Leto’s mother, Phoebe, gave Apollo the sacred site of Delphi to honor his birth. Themis, the goddess of divine law, taught him how to use oracles to give humans a glimpse into the truth of fate.

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With these gifts, Apollo became a god of prophecy and truth. His oracles at Delphi were the most famous seers in the ancient world.

Living in the wilderness, Apollo also became a god of herdsmen. He kept a herd of cattle and watched over the flocks and herds of men.

Apollo’s cattle would eventually lead him to become Greece’s patron of music. When his younger brother Hermes stole the herd, Apollo traded his role as herdsman and shepherd for the younger god’s newly-invented lyre.

He used this instrument to compose music. As Greek poems were often set to such songs, he became the god of both poets and music.

Apollo is almost always pictured with his lyre, which became his most recognizable attribute. Many poems describe him delighting the gods with his playing and musicians competed at his Pythian Games to great acclaim.

While he was as skilled as his sister in archery and usually seen with his bow, Apollo was considered to be a more cultured god than his wild huntress twin. Eventually, he came to represent the entire culture of the Greek world.

My Modern Interpretation

Apollo was such a uniquely Greek god that the Romans, when they adopted Greek religion, could find no parallel for him. They considered him to still be a god that represented the height of the Greek culture they admired.

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Apollo earned his place as a god that represented what it meant to be Greek through his many attributes and spheres of influence. As Greek culture evolved and expanded, their national god’s character took on even more duties.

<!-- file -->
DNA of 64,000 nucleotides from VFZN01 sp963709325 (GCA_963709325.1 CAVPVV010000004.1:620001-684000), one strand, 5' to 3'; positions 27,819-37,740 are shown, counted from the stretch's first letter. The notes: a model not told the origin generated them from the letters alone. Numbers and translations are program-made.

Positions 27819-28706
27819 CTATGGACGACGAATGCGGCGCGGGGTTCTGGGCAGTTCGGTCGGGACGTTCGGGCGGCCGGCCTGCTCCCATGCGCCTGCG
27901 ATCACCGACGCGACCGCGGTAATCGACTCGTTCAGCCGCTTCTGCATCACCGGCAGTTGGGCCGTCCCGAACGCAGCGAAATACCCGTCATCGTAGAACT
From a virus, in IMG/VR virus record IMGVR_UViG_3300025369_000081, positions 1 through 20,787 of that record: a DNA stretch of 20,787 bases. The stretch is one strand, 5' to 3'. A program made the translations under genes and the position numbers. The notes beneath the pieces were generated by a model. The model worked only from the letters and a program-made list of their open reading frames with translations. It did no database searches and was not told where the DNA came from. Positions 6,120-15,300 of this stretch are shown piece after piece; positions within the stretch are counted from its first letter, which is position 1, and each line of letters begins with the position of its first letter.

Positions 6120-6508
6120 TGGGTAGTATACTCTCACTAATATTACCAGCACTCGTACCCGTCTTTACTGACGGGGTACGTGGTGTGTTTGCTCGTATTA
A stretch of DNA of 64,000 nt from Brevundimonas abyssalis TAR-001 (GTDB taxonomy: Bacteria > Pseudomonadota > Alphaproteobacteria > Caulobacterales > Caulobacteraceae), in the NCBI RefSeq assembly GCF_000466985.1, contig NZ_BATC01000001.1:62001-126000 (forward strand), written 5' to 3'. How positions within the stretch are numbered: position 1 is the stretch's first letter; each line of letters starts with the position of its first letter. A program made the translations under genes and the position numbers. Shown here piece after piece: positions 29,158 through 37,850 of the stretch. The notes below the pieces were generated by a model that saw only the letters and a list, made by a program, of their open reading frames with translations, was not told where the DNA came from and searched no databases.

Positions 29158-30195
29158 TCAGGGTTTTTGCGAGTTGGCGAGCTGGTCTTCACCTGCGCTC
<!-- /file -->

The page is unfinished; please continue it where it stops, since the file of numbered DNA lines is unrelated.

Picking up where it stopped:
The lyre was not just a symbol of Apollo, but of all of Greece. The poems it accompanied spread their shared culture and religion and were so identifiable with the region that the instrument is still featured on coins to this day.

Apollo’s oracles gained such a reputation for honesty that it became customary to consult them before writing new laws. The god of true prophecies came to be associated with some of his father’s duties as a giver of laws.

While Apollo and Artemis could use their bows to bring disease, Apollo in particular was associated with healing and medicine. His son Asclepius became the god of physicians and Apollo was invoked by both trained doctors and practitioners of folk medicine.

As Greek thinkers developed new theories of mathematics, they prayed to Apollo for guidance. As the god of music he ruled over harmony, which was believed to be the foundational principle of math.